Welcome to our regular Monday summary of the most important economic events that took place at the turn of the month.
Earlier in the week, we focused on the output of US Federal Open Market Committee (FOMC) member Jerome Powell (Fed Chairman), who once again prepared his speech on inflation. Powell conveyed that the factors driving inflation higher are likely to persist through 2022. Inflation is well above target (2 %), pushed higher by pandemic-related supply and demand imbalances. Although the U.S. economy continues to strengthen, the new variant of the virus poses a problem for employment, feeding heightened uncertainty about inflation... Powell acknowledged that it is time to drop the term "transitory" for inflation. The risk of higher inflation is a risk to the return of full employment. Late in the week, data was released regarding US Nonfarm payrolls, which measures the change in the number of people employed, compared to last month, excluding the agricultural sector. Higher readings imply bullish sentiment, which we did not see as the actual readings came in much worse (210k vs. the previous 546k).
On Tuesday, we were awaiting data on the change in the Eurozone Consumer Price Index (CPI), which measures the change in prices of goods and services from the consumer's perspective. The actual reading came in slightly more positive (4.9 %) compared to the previous reading (4.1 %). Eurozone inflation surged to its highest level in 30 years, while the core reading is the highest on record in November, as rising energy prices are the main driver of price increases.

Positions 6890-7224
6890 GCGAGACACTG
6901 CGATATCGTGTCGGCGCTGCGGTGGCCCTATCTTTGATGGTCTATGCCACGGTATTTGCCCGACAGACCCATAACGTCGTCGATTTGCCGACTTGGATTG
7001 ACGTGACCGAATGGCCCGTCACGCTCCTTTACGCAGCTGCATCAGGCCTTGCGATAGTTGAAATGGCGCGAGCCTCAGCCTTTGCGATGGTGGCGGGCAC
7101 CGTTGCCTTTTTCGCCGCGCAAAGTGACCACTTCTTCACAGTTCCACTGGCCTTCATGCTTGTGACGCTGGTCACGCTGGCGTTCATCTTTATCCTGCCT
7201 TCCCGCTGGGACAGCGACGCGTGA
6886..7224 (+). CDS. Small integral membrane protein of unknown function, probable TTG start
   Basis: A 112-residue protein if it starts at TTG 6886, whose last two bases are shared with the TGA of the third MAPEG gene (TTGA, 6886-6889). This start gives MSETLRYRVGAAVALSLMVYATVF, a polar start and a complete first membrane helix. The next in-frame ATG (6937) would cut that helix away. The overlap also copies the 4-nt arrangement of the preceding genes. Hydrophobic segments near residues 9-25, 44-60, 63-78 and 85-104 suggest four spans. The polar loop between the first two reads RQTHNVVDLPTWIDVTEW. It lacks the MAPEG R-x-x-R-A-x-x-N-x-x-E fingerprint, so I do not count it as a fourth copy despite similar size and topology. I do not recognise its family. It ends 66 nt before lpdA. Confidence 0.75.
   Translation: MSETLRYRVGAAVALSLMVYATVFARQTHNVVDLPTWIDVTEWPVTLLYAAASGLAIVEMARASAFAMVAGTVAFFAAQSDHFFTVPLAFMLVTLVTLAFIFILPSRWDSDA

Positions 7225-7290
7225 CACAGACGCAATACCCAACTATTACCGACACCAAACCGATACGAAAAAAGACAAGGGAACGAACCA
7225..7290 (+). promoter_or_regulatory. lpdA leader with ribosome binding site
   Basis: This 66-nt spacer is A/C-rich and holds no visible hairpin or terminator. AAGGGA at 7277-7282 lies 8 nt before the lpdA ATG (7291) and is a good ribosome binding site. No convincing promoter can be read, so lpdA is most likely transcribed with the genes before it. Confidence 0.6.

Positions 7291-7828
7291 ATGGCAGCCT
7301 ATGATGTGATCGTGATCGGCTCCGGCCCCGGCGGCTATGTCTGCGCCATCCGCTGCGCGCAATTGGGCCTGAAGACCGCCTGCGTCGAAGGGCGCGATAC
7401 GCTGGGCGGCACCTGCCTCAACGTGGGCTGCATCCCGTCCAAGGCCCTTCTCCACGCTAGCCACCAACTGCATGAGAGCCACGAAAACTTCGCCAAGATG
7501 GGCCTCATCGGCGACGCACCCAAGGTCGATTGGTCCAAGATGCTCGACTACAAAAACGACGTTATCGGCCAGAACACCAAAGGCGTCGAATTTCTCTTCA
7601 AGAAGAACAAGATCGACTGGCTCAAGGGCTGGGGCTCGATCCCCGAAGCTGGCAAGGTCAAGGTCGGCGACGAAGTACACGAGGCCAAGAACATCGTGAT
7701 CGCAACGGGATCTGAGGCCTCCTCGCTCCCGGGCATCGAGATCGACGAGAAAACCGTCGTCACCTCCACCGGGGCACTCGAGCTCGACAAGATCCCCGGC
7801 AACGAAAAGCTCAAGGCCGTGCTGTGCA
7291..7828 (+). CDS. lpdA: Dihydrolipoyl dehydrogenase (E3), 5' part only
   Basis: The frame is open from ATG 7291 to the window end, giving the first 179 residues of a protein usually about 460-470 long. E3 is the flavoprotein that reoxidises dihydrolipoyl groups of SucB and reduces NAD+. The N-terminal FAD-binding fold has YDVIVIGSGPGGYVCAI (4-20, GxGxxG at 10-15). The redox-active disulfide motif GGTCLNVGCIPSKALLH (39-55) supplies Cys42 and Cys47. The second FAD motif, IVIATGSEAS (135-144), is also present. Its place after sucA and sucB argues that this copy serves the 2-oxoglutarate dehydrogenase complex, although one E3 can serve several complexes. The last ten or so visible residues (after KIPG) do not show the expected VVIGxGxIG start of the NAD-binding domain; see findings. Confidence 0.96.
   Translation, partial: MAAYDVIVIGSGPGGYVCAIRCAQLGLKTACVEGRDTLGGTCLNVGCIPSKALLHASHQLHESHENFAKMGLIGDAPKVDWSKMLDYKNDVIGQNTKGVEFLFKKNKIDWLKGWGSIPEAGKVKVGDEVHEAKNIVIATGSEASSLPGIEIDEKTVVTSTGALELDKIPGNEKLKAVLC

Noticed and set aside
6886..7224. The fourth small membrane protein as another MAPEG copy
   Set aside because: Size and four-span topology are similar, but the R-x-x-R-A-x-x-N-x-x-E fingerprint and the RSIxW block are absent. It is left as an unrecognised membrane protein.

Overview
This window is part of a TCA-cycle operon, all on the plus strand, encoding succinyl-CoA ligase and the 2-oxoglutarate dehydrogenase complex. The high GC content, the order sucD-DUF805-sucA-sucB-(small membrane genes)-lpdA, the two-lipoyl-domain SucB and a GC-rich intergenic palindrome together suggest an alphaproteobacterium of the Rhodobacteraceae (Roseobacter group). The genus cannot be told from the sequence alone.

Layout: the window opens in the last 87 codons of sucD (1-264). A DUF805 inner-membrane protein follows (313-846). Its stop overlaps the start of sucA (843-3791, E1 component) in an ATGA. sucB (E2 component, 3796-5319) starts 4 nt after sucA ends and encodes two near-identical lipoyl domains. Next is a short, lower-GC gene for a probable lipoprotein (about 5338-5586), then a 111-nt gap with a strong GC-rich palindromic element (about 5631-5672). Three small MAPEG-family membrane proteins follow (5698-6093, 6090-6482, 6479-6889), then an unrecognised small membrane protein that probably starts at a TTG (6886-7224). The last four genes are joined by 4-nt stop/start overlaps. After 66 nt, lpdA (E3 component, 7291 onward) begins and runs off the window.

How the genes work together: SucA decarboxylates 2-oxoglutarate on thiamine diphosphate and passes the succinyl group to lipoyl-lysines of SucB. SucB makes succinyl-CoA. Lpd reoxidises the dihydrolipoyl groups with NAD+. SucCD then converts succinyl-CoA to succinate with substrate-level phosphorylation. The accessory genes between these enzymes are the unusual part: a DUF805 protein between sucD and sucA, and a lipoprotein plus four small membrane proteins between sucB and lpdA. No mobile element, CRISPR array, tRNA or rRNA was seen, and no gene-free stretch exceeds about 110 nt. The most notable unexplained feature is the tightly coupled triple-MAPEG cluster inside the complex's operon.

The same day (Tuesday) also saw the release of GDP data from Canada.
The month-on-month GDP result was slightly worse than the previous month (0.1 % actual vs. 0.6 % previous),
At the end of the week we were still interested in the change in the number of people employed. Job creation is an important indicator of consumer spending. In this respect, we were surprised when the actual result came out more positive compared to the previous month (153.7k vs. 31.2k). The unemployment rate is the lowest since February 2020 and the total number of jobs is now 186k above pre-pandemic levels.
What's in store for the current trading week?
This week, we will turn our attention to the interest rate decisions coming from Australia and Canada on Tuesday and Wednesday. We will expect a large dose of volatility in the AUD and CAD currency pairs on these days. Later in the week we will be waiting for data from the US regarding the change in GDP and the Consumer Price Index (CPI).